The public outcry in Ferguson, and eventually throughout the United States, over the police shooting of black teenager Michael Brown shed light on the federal policy since 9/11 of arming local police agencies with military-style equipment. With $34 billion available in federal grants from the Department of Homeland Security since 9/11 and with the rationale of protecting against potential terrorist activity, local police departments have bought or been granted military grade equipment totally inappropriate to the needs of local law enforcement. No less important, the public outcry shed light on racist police practices of largely white police forces against minority communities in cities throughout the country. Cries of “we are Ferguson” from cities across the U.S. referred to both the racist practices and misconduct of the police as well as to its outsized and militarized response.
The outcry over Ferguson resonated in Brazil. Cries of “Ferguson is here every day” was the response of Brazilian researchers and community activists referring to the even more frequent human rights violations by Brazilian police dealing with low-income communities.
The parallels do not stop there. The specter of 9/11 hangs over both countries. While surplus military equipment became the public face of protests in Ferguson, U.S. military and paramilitary training was an integral part of Brazil’s public safety preparations for the World Cup. In March of this year, 22 Brazilians from the Military and Federal Police went to the North Carolina headquarters of Academi, formerly known as the infamous Blackwater, for a three-week training course paid for by the U.S. government, apparently with Defense Department funding. According to a São Paulo Police official, the training was intended “to learn the practical experiences of the American troops fighting terrorism.” Additionally, with training specifically focused on “civil disturbances,” more than 800 Brazilian police from nine states participated in training by the FBI in the states of Rio de Janeiro, São Paulo, Ceará, and Brasília. While the Brazilian Police claim they respect the right to protest peacefully, they clearly were not able to distinguish between peaceful and violent protesters.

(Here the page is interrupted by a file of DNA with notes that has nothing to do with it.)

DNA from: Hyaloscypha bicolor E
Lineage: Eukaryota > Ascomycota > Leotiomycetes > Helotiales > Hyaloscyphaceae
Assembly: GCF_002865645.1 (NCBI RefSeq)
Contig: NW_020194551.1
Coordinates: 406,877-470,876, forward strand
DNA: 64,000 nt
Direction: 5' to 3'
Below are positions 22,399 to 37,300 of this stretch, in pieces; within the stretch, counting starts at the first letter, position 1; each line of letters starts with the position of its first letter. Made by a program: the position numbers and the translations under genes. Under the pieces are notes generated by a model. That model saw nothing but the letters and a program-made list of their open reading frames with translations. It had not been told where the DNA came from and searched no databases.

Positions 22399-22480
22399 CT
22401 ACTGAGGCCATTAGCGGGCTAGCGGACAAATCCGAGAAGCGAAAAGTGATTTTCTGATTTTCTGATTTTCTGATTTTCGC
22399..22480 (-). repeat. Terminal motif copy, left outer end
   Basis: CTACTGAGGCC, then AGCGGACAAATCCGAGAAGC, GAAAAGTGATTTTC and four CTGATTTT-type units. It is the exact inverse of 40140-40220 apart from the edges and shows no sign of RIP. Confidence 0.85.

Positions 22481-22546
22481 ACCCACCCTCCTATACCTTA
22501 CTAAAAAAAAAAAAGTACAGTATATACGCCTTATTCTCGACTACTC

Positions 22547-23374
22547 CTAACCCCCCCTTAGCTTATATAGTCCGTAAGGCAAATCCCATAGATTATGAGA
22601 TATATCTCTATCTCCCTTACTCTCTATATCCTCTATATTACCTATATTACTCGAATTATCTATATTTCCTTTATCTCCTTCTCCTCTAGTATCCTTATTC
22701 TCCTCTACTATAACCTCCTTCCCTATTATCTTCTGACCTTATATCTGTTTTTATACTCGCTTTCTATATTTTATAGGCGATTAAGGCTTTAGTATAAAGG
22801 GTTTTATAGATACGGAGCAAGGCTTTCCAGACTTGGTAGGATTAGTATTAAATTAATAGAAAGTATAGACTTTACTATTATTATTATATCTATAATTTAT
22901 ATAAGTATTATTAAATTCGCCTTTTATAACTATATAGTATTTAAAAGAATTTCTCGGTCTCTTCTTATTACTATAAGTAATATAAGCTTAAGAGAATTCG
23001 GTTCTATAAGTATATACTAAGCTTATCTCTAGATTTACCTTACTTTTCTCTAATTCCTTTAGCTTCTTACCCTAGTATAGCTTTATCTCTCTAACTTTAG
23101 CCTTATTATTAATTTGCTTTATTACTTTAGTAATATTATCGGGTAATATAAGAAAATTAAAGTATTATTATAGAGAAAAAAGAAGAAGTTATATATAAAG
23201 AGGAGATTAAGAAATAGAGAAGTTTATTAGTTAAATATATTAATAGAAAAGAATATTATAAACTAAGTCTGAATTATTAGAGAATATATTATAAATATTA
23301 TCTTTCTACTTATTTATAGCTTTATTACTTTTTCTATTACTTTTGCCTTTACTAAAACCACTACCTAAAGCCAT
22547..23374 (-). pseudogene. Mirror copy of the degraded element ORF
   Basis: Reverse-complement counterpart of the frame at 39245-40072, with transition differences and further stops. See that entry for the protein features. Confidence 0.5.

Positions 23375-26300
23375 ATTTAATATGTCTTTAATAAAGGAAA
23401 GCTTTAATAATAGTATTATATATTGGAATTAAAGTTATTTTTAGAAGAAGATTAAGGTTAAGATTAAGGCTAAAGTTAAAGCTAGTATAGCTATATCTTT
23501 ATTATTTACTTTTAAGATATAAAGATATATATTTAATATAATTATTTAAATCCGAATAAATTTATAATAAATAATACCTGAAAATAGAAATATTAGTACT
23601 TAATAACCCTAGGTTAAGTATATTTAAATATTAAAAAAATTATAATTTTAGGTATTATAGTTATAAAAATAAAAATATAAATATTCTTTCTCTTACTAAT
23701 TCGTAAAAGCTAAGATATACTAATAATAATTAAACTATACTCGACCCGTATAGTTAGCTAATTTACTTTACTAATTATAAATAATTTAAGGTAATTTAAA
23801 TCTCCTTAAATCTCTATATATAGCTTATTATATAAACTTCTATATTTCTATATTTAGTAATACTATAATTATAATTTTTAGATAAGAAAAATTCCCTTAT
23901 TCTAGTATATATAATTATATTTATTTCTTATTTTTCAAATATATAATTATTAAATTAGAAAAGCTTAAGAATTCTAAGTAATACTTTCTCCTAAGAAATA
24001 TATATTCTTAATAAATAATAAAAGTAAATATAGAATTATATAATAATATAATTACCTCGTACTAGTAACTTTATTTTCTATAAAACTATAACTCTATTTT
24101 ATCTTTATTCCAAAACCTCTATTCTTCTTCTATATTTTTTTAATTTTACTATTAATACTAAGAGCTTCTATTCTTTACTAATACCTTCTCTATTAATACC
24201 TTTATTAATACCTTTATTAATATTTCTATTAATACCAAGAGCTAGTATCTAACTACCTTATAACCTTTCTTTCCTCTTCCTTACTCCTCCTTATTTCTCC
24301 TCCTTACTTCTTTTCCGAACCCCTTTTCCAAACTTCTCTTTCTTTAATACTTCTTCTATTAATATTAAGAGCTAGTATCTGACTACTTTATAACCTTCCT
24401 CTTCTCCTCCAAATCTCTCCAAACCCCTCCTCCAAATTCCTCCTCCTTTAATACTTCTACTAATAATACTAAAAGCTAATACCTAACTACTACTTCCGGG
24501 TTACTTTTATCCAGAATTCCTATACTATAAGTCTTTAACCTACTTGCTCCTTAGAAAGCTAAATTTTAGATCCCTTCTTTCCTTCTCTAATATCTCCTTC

But the parallels do stop here. In response to the public outcry and the demands by civil rights activists, African-American communities, and others, the U.S. Department of Justice announced it would launch a three-year, five-city project consisting of training, analysis of data on stops, searches and arrests, with implications for all U.S. cities, and a re-thinking of weapons transfers to local police. Many U.S. local police departments are now requiring all police to use body cameras to record interactions with citizens. While many U.S. activists would like to see further actions, the U.S. response contrasts sharply with that of Brazil. In Brazil, where constitutional restraints formally limit the federal government’s intervention for purposes of external oversight, public discussions of reforming and demilitarizing the police are currently stymied as candidates for president and state governors jockey for support in the October elections. It is an opportune but unlikely moment for significant change.